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How to Help Your Food-Sensitive Pet Eat and Live Healthier

So, you think food allergies are the unique domain of humankind? Well, think again. Animals suffer from food allergy symptoms too, and there is an ever expanding list of foods and food ingredients that, given the individual in question, could be the offending agent.

In fact, next to obesity, skin and ear-related concerns are the most prevalent conditions seen by veterinarians. Allergic reactions can show up in puppies as young as five months old, or in seniors as old as 12 years of age, though the vast majority of cases occur between two and six years.

Various prepared pet food ingredients can trigger allergic or food-sensitivity reactions in dogs and cats. These include not only the expected list of chemical additives, preservatives and flavorings that offer no nutritional value, but also many commonplace menu items that are known to be healthy dietary staples for most pets. Separating the helpful ingredients from the harmful is the key to sound pet nutrition and health.

Alergies & your pet About Allergies and Intolerances

It’s worth noting that domestic animals, like their human owners, can experience “food intolerance” — a reaction to certain foods that may not be caused by allergies at all. But first, what is a food allergy? Simply, it involves an immunological response to a food ingredient — generally a protein — that the body interprets to be harmful. The body fights this “hostile” element by producing antibodies that cause the reactions we humans often associate with allergies — watering eyes, sniffling and sneezing, skin rashes, and the like.

On the other hand, food intolerances do not involve the immune system, but rather represent the intake of foods the digestive system cannot adequately break down. This causes a range of gastrointestinal (GI) system disturbances, but generally few non-GI symptoms.

With both food allergies and intolerances on the rise among members of the pet kingdom, it’s important for their owners to recognize the signs of an allergic or intolerance reaction, determine the foods that might be causing it, and take steps to correct the problem.

Scratch, Scratch: Recognizing the Signs and Symptoms

Just because your pets aren’t coughing and sneezing, as we do when confronted by some allergens, that doesn’t mean they aren’t suffering all the same. Pets with food allergies tend to experience skin irritation when exposed to known allergens, which in turn causes varied scratching behaviors. Dogs (and, to a lesser extent, cats) that scratch their ears, vigorously shake themselves, and lick or bite at their paws or coats may be suffering from an allergic reaction. They are experiencing a skin irritation that, if left untreated, may result in infection.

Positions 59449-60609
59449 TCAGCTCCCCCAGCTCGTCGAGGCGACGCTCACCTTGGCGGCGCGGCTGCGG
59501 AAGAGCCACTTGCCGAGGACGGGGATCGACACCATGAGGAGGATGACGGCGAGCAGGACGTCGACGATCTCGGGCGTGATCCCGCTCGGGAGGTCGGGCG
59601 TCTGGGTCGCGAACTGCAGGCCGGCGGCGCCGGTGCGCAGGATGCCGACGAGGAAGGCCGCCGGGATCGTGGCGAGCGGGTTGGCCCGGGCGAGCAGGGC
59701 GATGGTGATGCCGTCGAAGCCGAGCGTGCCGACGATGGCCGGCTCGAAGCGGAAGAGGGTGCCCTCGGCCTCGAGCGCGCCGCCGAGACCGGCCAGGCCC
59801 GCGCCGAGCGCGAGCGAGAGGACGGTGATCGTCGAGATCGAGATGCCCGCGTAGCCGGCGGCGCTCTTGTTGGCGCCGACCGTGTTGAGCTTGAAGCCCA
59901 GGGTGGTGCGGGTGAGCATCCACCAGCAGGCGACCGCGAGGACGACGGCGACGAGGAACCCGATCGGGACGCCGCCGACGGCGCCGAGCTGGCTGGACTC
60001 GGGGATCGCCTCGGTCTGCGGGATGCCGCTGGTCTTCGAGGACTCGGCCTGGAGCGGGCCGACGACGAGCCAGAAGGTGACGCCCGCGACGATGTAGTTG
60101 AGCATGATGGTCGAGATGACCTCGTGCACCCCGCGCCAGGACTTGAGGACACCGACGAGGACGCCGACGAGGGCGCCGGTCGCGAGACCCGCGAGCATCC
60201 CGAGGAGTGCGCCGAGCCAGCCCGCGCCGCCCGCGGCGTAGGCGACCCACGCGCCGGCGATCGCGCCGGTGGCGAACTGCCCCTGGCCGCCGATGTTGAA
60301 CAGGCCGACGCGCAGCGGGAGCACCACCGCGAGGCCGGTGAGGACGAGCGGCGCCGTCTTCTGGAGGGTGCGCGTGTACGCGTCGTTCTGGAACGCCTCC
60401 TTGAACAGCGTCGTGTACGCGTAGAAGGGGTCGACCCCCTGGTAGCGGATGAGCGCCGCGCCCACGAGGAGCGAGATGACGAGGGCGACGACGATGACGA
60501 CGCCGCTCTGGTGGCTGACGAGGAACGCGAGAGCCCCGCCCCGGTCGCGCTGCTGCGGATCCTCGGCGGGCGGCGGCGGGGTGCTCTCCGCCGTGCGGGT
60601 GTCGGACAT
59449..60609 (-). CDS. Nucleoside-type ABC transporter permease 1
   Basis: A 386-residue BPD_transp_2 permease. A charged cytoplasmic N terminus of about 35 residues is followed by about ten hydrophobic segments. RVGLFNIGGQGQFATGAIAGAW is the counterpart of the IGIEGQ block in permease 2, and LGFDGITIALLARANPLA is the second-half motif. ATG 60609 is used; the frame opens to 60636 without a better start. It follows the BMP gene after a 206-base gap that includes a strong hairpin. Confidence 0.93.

Many pets are also intolerant of certain food components, leaving them unable to fully metabolize the food and experiencing various GI problems. Unusual fecal color or consistency, excessive GI gurgling sounds and the passing of gas are typical.

Identifying and Removing the Offending Foods

There are many foods that can cause allergic or intolerance reactions in pets, and unfortunately, the list is growing every day. The challenge, however, lies not in cataloging all potentially detrimental ingredients, but rather knowing which one(s) can be hurtful to your pet.

In addition to the artificial additives mentioned above, there are many otherwise healthy ingredients that can potentially pose a problem for sensitive pets. Meats of all kinds, including beef and poultry, are known allergens and/or GI irritants to some animals, as are wheat/wheat protein, eggs, dairy and soy-based products. The key is to determine which one or more of these ingredients are responsible for your pet’s distress.

To make that determination, a food elimination trial should be performed. In the elimination trial, you should choose a wholesome, complete and balanced diet that avoids ingredients to which the pet has previously been exposed, then feed this recipe, and this recipe only, for six to eight weeks. Choose a diet that features only a limited number of ingredients, such as Wellness® Simple Food Solutions® Rice and Salmon Formula with complementary Wellness® Simple Food Solutions® Canned Salmon and Rice Formula as a topper or mix in. This delicious limited ingredient diet is an ideal way to assist with ruling out allergens. If clinical signs subside by the end of that period, you will know it was a particular ingredient that was consumed earlier but excluded in the elimination diet that was responsible for your pet’s adverse reaction.

Treat the Secondary Problems, Too

In addition to eliminating the dietary allergen or irritant and making the necessary switch to a quality natural pet food, you should visit your veterinarian. If your pet is prone to scratching, his skin should be examined for inflammation and infection that can lead to further medical complications and compromise overall health.

So when your pet begins scratching his head long past flea and tick season, don’t be left scratching your own in wonder. Consider their diet and whether there are some all-natural substitutions you should be making to keep them happy, healthy and well-fed. Wellness® Simple Food Solutions® are created for dogs who thrive on a limited ingredient diet and now come in a complete line with new cans.

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